I also say people today who can get their head around “the whole system” like Henry Ford certainly did in his day, will understand that the solutions that fit with economic inevitability, have to involve a step forward in flexibility, not a step back. For example, I applaud this very new thinking:

    “Dynamically generated” PT routes…….

    Bear in mind that the automobile is the last disruptive
    technology, and some people have still not “got it” about the changes to the “whole system” that occurred because of it. “Automobility” can already be more
    efficient than public transport, period, simply by pursuing a path of adaptation of the “automobile” fleet. The very point that PT vehicles have to set out empty, and reposition near-empty at rush hour, and have a high dead weight per rider, and require a lot of energy to constantly re-accelerate after every frequent stop, and these disadvantages are multiplied by gradients; means that the nice mental pictures some people have of the efficiency of a full PT vehicle at cruising speed, are a total disconnect from the “whole system” reality. It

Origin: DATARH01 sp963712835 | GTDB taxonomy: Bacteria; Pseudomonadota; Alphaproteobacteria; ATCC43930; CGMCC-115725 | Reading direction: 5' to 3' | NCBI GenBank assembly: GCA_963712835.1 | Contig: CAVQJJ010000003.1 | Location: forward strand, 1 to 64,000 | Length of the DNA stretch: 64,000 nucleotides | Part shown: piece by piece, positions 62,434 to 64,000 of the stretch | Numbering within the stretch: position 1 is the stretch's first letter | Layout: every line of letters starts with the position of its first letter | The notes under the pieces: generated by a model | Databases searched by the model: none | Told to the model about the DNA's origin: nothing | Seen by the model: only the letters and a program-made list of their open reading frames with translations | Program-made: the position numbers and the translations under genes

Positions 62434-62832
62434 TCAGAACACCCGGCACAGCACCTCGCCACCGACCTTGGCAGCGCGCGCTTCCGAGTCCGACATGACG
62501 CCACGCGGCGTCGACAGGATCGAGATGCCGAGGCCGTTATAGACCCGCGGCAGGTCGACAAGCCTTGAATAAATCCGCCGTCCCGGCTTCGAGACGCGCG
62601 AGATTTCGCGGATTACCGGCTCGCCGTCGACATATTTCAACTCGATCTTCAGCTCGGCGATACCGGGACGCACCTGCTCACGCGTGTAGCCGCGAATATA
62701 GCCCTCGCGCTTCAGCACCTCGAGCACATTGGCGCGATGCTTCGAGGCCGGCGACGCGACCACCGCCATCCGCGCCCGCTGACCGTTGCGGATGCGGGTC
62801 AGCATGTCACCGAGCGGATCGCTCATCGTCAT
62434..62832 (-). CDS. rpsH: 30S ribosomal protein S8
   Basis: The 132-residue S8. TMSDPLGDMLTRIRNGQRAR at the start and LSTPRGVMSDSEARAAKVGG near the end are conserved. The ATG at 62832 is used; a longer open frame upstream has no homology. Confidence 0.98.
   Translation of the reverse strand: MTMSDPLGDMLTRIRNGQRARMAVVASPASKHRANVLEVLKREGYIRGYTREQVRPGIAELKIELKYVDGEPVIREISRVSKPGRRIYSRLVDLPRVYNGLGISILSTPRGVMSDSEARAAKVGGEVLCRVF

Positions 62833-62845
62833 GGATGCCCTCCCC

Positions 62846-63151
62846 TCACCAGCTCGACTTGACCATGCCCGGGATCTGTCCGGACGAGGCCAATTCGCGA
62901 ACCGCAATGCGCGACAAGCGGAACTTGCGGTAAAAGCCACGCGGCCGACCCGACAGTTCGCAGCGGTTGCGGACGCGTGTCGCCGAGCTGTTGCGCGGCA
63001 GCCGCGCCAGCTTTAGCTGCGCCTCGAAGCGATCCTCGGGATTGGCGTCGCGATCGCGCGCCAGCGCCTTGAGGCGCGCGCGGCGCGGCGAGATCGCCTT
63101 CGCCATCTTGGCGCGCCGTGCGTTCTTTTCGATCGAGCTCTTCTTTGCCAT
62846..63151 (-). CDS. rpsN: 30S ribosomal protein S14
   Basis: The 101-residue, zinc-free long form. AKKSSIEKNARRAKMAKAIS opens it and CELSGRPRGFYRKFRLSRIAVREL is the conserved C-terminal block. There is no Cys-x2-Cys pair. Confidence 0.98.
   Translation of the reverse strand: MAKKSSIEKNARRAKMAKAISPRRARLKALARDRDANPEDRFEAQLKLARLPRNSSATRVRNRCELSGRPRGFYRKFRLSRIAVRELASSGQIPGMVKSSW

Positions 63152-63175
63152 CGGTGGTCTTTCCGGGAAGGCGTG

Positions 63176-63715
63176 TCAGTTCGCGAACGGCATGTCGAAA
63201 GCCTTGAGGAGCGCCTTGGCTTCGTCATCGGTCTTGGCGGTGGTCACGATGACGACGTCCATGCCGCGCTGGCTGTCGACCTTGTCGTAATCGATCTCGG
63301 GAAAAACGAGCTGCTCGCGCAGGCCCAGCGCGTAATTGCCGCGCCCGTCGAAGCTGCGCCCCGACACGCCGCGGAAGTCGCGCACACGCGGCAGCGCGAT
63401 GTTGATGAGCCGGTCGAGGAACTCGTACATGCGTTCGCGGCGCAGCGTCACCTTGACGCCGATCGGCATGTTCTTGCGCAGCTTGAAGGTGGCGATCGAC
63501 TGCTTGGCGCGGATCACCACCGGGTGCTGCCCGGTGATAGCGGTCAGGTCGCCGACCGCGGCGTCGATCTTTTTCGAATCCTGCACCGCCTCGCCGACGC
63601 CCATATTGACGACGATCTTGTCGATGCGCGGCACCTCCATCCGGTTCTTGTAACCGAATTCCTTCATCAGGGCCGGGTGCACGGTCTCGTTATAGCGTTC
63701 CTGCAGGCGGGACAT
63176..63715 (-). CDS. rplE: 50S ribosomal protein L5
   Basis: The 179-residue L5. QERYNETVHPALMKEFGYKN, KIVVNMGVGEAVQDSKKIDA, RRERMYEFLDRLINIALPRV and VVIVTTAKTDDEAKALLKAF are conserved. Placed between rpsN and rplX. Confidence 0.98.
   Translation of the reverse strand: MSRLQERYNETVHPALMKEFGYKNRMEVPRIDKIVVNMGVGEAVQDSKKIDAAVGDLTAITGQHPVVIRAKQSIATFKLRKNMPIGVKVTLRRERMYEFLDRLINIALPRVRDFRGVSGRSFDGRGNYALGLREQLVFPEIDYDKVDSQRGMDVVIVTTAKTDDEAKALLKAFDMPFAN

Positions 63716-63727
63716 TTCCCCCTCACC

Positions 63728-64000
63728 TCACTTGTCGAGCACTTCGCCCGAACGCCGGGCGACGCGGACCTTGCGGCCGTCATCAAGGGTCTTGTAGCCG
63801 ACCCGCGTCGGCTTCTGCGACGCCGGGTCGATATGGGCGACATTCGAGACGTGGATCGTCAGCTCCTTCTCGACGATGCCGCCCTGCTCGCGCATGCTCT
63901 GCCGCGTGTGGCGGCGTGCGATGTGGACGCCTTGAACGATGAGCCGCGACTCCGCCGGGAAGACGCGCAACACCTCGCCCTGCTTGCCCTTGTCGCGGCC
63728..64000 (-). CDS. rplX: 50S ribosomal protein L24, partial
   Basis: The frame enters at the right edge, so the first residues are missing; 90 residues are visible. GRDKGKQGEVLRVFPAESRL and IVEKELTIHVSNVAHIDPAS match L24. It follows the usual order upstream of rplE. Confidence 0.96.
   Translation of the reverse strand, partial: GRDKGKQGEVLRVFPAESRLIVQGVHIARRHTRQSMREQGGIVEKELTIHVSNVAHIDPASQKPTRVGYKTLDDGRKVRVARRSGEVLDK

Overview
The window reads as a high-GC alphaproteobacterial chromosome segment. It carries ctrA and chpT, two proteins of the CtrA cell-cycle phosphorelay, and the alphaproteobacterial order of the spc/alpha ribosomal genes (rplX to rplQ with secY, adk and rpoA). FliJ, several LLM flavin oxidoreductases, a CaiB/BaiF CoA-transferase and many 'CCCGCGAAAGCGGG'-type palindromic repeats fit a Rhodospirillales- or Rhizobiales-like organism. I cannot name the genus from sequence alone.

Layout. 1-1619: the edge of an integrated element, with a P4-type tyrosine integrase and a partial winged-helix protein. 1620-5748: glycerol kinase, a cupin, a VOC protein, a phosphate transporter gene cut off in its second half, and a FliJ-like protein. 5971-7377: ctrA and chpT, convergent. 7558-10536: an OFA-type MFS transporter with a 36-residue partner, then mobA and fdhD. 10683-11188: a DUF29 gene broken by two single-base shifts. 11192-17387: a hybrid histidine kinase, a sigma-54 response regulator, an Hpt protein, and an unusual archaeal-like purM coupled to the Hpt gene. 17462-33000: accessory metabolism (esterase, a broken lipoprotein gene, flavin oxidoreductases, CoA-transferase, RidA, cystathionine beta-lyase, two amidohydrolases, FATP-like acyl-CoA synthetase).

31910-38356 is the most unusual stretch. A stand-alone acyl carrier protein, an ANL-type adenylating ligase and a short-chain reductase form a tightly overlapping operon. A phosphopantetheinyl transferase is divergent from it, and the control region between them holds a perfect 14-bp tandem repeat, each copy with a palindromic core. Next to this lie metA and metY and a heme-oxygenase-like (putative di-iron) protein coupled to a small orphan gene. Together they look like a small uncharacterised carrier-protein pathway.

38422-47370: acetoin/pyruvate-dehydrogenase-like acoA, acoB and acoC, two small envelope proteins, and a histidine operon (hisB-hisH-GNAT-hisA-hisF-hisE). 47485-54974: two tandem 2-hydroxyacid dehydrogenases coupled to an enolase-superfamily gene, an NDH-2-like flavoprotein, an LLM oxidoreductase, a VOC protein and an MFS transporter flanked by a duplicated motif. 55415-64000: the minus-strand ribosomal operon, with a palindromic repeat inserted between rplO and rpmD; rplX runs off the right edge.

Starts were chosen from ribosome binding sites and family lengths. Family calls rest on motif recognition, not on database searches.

is people who can grasp the “whole system”, who come up with things like containerisation in shipping. People who can grasp the “whole system” can see that individual powered surface travel can be more efficient
    than mass powered surface travel.

    There are some very interesting energy efficiency in real life, analyses here:

    Lowson: Energy Use and Sustainability of Transport Systems

    Particularly from page 11 onward

    Sorenson: Assessing Current Vehicle Performance…..

    Note the graph at the top of page 9, and note that the scale is logarithmic……! The low end of the existing efficiency for commuter rail in Europe, is above the low end for currently in-production automobiles.